"We are losing our attitude of wonder, of contemplation, of listening to creation and thus we no longer manage to interpret within it what Benedict XVI calls 'the rhythm of the love-story between God and man.'"
+ Pope Francis
A leader named Barbara
It’s been a busy couple of weeks, which means less blogging. And while there’s much to write about on the national and international front, I have to first tell you about Barbara, and how she helped change the world.
After I gave a talk at a local parish Tuesday on Laudato Si’, a woman came up to ask a few questions. We got to talking about things the average person can do to make big changes. And then, almost as an afterthought, she told me about her regular trips to the bakery, and how she would always bring back the same disposable bread bag that the bakery had wrapped a loaf of bread in many visits earlier.
While she knew it was right to reuse a perfectly good bag, she said she was worried that she’d be seen as “a kook”—that crazy woman who brings her used bag for reuse.
Then one day the young girl at the counter said this: “The owner noticed you bring back the same bag to use again. He said he should have bags made with the bakery name on it and give a discount when people bring it back.”
After all, the baker would save money on bags. And get some free advertising. He’d also use fewer resources to sell his bread.
I asked the woman her name. She told me it was Barbara. I responded saying, “Barbara, you’re a leader.” She humbly dismissed my words, but I repeated them and added, “You helped that business owner see the power of reuse—that’s how ecological changes happen. You’re not a kook. You’re a leader. Congratulations!”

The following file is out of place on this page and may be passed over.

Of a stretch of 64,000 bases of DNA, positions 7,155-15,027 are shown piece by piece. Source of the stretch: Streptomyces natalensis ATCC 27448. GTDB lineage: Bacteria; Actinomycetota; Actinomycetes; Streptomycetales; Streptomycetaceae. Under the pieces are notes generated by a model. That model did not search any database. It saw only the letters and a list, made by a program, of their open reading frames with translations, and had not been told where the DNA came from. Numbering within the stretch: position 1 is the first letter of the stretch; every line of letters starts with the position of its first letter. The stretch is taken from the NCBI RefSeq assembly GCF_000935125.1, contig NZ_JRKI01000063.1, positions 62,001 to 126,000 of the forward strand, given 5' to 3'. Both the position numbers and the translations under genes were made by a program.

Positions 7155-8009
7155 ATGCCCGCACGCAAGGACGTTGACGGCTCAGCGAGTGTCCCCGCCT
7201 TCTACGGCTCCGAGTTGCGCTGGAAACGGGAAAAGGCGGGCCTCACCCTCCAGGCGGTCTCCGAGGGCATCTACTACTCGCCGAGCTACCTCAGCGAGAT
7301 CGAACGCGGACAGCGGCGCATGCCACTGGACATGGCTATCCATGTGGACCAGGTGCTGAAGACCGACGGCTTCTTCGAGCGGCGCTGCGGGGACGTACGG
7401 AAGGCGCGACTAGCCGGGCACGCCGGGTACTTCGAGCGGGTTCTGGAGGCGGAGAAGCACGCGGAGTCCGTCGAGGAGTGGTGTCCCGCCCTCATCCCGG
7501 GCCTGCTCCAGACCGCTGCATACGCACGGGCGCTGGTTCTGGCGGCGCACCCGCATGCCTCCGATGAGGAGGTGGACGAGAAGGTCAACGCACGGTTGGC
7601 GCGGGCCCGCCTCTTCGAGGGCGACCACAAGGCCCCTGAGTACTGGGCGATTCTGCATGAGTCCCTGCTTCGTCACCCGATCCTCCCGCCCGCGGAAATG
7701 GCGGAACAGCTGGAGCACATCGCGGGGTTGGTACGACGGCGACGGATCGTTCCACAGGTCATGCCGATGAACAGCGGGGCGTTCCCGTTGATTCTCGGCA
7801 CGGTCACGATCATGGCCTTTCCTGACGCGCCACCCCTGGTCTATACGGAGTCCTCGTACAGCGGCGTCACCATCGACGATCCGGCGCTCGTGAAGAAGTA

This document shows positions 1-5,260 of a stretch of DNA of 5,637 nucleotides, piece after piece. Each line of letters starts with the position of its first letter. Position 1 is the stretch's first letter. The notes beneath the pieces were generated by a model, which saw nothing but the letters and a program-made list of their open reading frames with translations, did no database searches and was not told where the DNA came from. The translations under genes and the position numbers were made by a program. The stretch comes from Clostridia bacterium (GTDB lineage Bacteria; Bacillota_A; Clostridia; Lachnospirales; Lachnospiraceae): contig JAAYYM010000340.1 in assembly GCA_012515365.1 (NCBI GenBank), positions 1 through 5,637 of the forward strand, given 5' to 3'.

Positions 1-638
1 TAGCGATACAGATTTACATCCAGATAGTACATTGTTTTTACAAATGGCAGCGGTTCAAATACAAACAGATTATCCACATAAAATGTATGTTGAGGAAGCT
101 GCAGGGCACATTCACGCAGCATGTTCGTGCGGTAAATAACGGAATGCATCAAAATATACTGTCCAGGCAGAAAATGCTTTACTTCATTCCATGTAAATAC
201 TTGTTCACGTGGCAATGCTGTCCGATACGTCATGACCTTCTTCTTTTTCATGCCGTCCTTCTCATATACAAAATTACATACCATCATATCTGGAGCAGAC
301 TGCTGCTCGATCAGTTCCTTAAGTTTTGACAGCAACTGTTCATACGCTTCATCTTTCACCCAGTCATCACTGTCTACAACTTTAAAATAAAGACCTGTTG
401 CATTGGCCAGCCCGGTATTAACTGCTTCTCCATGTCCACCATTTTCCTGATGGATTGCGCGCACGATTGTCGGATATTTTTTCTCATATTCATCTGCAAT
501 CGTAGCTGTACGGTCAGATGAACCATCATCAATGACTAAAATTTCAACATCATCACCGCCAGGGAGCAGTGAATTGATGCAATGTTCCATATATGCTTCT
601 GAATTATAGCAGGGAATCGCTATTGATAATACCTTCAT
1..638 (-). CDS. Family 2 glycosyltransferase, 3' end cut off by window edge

Being eco-minded in a throw-away world isn’t always easy. Sometimes we wonder if our small efforts are worthwhile. But mind you, people are watching. Our small actions, when performed consistently, will change others—who will then change others, and onward the change multiplies.
This point about being an out-in-front change agent is made in the video below. I told Barbara to search for it and check out what she had just done.
You should check it out, too. Because like Barbara’s story, the dancer in this video didn’t care if he was the only person dancing. Then, in time, he started a movement. And the world around him changed.
Welcome to leadership.
Now, let’s go dance, buy our bread, and in a million other small ways, change the world.
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About the Blog
Catholic Ecology posts my regular column in the Rhode Island Catholic, as well as scientific and theological commentary about the latest eco-news, both within and outside of the Catholic Church. What is contained herein is but one person's attempt to teach and defend the Church's teachings - ecological and otherwise. As such, I offer all contents of this blog for approval of the bishops of the Church. It is my hope that nothing herein will lead anyone astray from truth.